According to the American Heart Association, walking is just as effective as running in lowering your risk for high blood pressure, high cholesterol and diabetes. More importantly, it counteracts the effects of sitting. In a recent report from the British Journal of Sports Medicine, studies show that the average American spends 9-10 hours sitting each day—a statistic that ups your risk of type 2 diabetes, heart disease and cancer by a whopping 90 percent.
Staying fit is the number one reason mall walkers give for their early morning habit. And while some walkers have been getting their cardio in the mall for years, others have just begun.
“We’ve been doing this for probably about five months now,” said Elizabeth Purtee, a Reno resident and mall-walking newcomer (who also happens to be this year’s Miss Senior Northern Nevada).
“We always thought we would be in that ’old fogey’ category if we really resorted to mall walking.”
Though Purtee and her mall-walking partner have only been coming to Meadowood Mall for several months, the two women have been friends since their Wooster High School days and still consider themselves on the younger end of the mall-walking spectrum.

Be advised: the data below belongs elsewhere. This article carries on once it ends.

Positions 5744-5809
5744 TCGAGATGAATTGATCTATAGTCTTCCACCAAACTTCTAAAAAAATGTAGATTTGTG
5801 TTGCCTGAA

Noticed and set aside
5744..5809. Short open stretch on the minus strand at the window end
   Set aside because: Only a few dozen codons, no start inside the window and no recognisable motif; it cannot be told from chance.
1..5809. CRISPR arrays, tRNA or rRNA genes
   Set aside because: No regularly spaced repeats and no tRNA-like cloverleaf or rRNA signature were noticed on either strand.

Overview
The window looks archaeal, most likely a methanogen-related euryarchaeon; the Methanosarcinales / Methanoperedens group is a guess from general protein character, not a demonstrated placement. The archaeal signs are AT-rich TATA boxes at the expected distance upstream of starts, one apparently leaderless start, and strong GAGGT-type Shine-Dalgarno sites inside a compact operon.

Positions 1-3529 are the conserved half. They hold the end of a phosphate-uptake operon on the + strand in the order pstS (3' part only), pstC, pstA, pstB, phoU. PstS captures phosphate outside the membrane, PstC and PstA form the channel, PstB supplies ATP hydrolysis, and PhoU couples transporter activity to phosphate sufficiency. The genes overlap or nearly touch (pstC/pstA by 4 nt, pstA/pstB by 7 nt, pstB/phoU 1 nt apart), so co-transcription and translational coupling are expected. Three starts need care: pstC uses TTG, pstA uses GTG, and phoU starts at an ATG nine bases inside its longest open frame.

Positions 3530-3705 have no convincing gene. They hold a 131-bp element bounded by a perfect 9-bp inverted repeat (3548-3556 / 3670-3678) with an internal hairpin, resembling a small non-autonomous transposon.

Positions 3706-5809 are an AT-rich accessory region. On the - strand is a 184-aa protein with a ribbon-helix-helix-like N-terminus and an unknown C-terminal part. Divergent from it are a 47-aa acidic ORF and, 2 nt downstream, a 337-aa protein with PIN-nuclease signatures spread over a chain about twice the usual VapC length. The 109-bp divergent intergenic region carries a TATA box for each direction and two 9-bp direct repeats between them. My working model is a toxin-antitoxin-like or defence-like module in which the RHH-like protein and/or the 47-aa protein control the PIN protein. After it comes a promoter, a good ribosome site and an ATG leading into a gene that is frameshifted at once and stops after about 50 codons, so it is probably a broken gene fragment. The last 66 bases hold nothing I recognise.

“There are young-old, there are medium-old, and there are old-old,” said Purtee. “And we consider ourselves the young-old. We’re both over 60.”
And then there’s the young-young.
Like Purtee and her walking companion, high school students Ethan Paradis and Mason Dunn also like to hang out at the mall—just not so early in the morning.
“Usually I walk around, and I try to find people that I know and say hello,” said Paradis.
For Dunn, the mall has the advantage of being “a place everyone knows” which is useful for arranging gatherings of friends.
Clean cut and missing the 100-yard-glare of the mallrats of my youth, Paradis and Dunn could pass for shoppers. Still, they usually draw the line at making a purchase.
“It’s very rare that I actually buy something,” said Paradis. “I just come here to socialize. … A lot of people come here day in and day out. I think it’s just fun to see different people here, say hello. Hang out.”Commercial free
Perhaps the most unexpected supporter of non-paying visitors to the mall is the mall itself.